Dynamic time division multiplexing (DTDM) is a flexible network transport technique capable of handling both continuous and bursty traffic effectively. By employing three different multiplexing architectures in the network, DTDM permits graceful evolution of the existing circuit switching network into a flexible broadband packet communication network supporting integrated voice, data, and video traffic. The first multiplexing stage uses a packet assembler to multiplex different broadband services into a common DTDM-format serial bit stream. The second multiplexing stage uses a statistical packet multiplexer to concentrate network traffic for more efficient use of transmission facilities. A novel architecture for a multiple-input multiple-output statistical packet multiplexer was designed so that the total traffic load of the multiplexer can be evenly distributed among the output lines and the service priority of each input line can be rearranged dynamically. The third multiplexing stage uses a synchronous time division multiplexer for highspeed point-to-point transparent transmission. The multiplexer uses a simple tributary synchronization scheme based on positive and negative block justification, which combines the concept of controlled-slip and bit-stuffing techniques while maintaining information integrity. A generic CMOS LSI chip has been designed for use in the above three-stage multiplexing system.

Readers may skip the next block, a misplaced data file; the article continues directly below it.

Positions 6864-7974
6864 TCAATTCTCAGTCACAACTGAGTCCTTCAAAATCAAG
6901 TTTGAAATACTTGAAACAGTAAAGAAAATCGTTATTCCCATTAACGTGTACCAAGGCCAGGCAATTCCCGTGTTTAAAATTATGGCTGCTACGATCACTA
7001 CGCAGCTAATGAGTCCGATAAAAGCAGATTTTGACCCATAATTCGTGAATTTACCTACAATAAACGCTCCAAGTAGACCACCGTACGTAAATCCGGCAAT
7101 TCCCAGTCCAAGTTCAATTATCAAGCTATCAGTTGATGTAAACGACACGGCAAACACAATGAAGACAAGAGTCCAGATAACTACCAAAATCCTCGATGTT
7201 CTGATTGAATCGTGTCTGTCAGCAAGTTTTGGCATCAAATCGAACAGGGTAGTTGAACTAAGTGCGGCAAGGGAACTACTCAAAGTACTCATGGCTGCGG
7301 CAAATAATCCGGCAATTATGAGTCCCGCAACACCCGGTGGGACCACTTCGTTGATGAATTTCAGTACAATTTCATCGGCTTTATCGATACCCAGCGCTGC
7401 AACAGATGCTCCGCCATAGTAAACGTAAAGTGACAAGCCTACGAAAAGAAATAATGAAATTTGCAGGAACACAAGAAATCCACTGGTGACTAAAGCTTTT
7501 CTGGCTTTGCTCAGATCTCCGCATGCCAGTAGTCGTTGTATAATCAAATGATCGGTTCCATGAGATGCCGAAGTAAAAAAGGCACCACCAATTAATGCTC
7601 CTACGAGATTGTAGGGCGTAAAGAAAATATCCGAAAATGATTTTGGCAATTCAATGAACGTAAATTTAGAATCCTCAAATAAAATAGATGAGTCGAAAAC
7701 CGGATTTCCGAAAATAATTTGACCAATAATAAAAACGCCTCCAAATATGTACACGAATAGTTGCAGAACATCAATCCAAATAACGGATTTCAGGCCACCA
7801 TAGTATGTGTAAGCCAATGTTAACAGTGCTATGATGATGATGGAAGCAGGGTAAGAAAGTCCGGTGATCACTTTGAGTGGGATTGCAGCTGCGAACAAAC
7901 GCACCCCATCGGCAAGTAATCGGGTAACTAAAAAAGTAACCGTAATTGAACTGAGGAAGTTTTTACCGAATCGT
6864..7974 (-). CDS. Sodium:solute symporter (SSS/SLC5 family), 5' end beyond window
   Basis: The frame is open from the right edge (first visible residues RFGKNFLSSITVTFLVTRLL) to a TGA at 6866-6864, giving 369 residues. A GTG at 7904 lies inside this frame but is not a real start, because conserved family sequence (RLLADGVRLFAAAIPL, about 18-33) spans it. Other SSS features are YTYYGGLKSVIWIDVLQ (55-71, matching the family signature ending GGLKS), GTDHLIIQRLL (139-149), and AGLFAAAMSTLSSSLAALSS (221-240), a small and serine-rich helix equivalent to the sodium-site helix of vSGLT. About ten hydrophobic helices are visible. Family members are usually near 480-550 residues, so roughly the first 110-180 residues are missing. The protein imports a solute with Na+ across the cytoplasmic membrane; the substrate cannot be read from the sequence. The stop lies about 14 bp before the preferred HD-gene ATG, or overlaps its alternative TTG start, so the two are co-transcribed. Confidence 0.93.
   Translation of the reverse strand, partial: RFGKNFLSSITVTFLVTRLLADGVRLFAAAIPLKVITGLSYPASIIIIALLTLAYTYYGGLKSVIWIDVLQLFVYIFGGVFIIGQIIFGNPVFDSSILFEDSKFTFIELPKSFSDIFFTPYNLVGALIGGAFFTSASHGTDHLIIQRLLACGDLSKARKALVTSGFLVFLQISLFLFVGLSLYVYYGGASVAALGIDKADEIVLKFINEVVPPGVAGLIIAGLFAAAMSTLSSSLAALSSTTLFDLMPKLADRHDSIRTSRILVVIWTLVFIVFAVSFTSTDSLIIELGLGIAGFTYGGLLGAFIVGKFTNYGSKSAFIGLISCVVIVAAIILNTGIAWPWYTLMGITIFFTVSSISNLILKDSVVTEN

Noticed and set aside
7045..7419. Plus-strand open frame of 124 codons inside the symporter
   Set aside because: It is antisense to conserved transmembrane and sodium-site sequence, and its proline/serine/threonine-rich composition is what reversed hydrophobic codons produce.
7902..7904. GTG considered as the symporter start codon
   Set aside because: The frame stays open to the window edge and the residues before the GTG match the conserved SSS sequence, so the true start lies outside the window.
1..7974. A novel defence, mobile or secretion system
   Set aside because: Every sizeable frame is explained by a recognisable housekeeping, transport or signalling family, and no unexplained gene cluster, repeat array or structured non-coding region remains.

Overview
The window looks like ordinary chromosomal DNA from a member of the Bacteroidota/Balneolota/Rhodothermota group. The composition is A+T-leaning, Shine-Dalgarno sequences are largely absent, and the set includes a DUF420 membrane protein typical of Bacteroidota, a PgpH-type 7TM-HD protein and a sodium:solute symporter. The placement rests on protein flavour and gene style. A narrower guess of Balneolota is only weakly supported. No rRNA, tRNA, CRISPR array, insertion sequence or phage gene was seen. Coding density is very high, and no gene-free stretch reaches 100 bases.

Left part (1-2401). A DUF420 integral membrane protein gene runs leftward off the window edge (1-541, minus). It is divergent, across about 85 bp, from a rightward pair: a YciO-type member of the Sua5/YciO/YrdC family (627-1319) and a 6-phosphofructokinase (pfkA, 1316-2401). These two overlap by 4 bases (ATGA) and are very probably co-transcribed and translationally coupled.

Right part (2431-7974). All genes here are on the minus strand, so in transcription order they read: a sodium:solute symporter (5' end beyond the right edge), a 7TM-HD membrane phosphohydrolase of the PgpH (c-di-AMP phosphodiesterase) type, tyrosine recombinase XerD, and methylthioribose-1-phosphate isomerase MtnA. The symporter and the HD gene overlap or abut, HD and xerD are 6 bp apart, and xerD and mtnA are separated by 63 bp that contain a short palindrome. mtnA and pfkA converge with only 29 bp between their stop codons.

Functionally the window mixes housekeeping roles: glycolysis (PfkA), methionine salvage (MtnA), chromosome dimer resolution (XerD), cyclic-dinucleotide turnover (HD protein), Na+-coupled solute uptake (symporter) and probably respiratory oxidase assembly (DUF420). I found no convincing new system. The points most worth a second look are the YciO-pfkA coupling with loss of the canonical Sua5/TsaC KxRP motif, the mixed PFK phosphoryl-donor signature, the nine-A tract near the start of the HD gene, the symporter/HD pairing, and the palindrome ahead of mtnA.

ASJC Scopus subject areas
- Computer Networks and Communications
- Electrical and Electronic Engineering